A headache diary can be valuable in helping you and your doctor diagnose and treat your headaches. You can use it to map out the characteristics of your headaches, including their frequency, duration, and intensity. A diary can also help identify possible triggers and related symptoms, as well as track the dosage and effectiveness of any medications you’re taking.
This would be a good template to follow for any chronic symptom like stomach issues, migraines, or inflammation.
I’ve met people who complain about things like recurring nausea or dizziness, yet refuse to take steps to track events leading up to these symptoms. Yeah, it can be a pain sometimes, but that data can go a long way with regards to making lifestyle choices, and it can certainly help your physician determine a better treatment plan if comes to that.
Many sleepwalkers suffer an enigmatic existence. Their waking hours are plagued by pain that can dull their physical activity levels. Yet their lively nocturnal adventures can cause pain-free injury.
That’s the conclusion of a new study published in the journal Sleep by a group of French researchers. The team studied 100 patients who sleepwalk at least once a year but have no other sleep disorders. Compared to 100 non-sleepwalking participants, the sleepwalkers were more likely to suffer headaches, migraines, and chronic pain, as well as symptoms of depression and insomnia. But, of the 47 participants that reported being injured at one point during a sleep-like stupor, nearly 80 percent said the trauma was painless.
These results make me wonder if the partial arousal state associated with sleepwalking can be picked up by any wearable sleep monitors, or even any of the fitness trackers with sleep tracking functionality. If so, it would be then be theoretically possible to trigger a mitigation response of some sort, whether that be by waking up the person or some other mechanism that could protect the person from harmful actions.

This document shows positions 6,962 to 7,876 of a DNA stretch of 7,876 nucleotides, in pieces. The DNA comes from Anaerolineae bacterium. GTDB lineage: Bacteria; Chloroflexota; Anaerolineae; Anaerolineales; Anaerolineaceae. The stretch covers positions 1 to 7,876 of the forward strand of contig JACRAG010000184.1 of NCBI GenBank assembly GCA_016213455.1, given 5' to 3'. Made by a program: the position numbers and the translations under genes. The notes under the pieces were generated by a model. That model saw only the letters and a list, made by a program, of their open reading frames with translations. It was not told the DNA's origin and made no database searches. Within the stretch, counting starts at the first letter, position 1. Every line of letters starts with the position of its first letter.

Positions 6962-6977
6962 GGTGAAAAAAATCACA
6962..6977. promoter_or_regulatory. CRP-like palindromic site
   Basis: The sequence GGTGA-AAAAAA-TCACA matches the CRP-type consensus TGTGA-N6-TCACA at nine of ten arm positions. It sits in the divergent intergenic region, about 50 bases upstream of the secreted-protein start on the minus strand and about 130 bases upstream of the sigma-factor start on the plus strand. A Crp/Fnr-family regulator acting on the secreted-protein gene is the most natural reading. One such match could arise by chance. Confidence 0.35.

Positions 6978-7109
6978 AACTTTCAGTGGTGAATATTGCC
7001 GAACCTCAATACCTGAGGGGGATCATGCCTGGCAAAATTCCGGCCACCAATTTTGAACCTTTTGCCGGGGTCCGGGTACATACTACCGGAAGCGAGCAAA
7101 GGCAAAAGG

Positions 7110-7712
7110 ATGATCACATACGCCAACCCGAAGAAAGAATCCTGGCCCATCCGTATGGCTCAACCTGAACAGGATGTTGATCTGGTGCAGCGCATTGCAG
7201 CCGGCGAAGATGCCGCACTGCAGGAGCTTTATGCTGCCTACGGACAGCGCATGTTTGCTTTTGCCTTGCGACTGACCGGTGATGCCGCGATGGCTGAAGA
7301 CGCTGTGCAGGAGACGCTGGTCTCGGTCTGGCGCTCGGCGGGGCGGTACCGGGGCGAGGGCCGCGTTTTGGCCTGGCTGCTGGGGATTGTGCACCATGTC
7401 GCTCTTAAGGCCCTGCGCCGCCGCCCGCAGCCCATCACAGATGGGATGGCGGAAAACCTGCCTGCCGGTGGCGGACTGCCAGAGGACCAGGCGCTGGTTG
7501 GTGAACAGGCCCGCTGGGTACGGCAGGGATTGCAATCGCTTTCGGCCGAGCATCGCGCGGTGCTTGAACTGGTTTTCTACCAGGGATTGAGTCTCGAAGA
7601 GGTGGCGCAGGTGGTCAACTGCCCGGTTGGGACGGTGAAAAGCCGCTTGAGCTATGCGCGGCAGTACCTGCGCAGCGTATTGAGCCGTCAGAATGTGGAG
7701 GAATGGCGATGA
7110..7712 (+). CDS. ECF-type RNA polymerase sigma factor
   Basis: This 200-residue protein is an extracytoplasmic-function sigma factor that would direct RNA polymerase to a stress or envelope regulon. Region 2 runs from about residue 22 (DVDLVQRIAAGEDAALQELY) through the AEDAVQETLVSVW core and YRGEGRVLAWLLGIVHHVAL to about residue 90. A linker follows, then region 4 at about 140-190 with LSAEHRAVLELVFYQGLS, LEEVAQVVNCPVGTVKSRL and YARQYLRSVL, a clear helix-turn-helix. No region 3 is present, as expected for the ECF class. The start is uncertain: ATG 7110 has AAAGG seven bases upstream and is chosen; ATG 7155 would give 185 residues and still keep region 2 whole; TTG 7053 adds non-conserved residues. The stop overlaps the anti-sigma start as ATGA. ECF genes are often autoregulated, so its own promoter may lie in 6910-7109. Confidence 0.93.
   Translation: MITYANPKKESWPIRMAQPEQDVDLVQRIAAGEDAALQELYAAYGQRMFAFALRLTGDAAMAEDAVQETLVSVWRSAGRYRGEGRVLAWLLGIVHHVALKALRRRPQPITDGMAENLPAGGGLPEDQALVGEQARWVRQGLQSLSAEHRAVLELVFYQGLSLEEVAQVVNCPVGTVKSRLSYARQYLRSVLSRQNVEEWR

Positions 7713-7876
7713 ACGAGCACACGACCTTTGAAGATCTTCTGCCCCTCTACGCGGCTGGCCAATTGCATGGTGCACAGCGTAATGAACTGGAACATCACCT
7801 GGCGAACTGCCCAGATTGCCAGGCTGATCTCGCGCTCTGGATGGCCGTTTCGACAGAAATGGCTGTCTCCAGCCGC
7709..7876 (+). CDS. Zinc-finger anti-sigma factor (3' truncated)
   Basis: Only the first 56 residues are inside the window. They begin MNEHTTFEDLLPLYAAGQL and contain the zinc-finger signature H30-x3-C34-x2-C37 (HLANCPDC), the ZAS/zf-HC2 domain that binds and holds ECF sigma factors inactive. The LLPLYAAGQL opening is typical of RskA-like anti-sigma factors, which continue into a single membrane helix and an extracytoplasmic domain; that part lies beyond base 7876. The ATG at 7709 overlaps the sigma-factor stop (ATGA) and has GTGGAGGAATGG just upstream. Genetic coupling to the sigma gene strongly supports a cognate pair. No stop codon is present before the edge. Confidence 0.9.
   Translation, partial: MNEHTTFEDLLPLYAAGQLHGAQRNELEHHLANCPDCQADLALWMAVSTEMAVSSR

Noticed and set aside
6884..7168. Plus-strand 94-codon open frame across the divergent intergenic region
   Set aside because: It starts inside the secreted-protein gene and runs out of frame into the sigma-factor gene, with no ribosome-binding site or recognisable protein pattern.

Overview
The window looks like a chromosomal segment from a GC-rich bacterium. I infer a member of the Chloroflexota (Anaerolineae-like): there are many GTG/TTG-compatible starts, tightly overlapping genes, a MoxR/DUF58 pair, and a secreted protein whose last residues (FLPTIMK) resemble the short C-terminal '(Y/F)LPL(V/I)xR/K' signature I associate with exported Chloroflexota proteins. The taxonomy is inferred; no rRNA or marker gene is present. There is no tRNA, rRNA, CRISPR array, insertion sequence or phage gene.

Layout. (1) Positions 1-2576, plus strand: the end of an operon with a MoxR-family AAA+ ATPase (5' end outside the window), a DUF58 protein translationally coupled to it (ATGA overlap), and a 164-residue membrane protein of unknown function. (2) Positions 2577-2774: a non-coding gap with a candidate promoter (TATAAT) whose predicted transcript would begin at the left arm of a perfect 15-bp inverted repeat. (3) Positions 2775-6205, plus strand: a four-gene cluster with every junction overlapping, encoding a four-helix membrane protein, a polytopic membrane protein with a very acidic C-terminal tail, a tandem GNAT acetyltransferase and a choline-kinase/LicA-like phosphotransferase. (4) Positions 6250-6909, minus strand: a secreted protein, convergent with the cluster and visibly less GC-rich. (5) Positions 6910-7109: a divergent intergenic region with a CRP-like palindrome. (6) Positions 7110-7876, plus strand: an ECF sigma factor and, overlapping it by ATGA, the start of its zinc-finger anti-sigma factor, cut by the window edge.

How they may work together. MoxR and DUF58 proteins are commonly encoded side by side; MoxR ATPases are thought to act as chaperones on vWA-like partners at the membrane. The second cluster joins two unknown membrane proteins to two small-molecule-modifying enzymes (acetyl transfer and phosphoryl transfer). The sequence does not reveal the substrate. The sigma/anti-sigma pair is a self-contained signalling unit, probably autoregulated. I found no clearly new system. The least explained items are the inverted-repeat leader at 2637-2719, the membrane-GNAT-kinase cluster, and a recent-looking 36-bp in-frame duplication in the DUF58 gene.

You’ve decided to give up diet soda—good idea! Maybe you weren’t hitting your weight-loss goals or couldn’t stomach that long list of ingredients anymore. Or perhaps you heard one too many times that it’s just not good for you.
Whatever the reason, eliminating diet soda from your diet will improve your health from head to toe. Research on diet soda is still in its infancy, but there’s enough out there to identify what you can look forward to when you put down the can and cool down with an unsweetened iced tea instead.
Sorry, but soda/pop is one place I will not consider the diet alternative. Simply due to taste – most just prompted me to drink water instead (for the best anyway, but not for Big Soda/Pop).
The aspect of weight loss because of coming off diet soda/pop isn’t that surprising. It’s often suggested that we consume more because we’re under the impression the food/beverage is healthier so we can consume more. As the joke goes: I’ll have the extra large burger, extra large fries, and …a diet soft drink.
…DOI treatment prevented the majority of the asthma-like symptoms wrought by ovalbumin exposure. DOI-treated asthmatic mice could breathe normally, and did not show the expected increase in mucus production and inflammation that one would expect in this model of asthma.
Furthermore, the researchers could ameliorate this type of asthma with a dosage of DOI that was 100 times lower than the dosage required to elicit behavioral symptoms – raising the possibility that low doses of DOI might be able to treat human asthma without causing a psychedelic experience.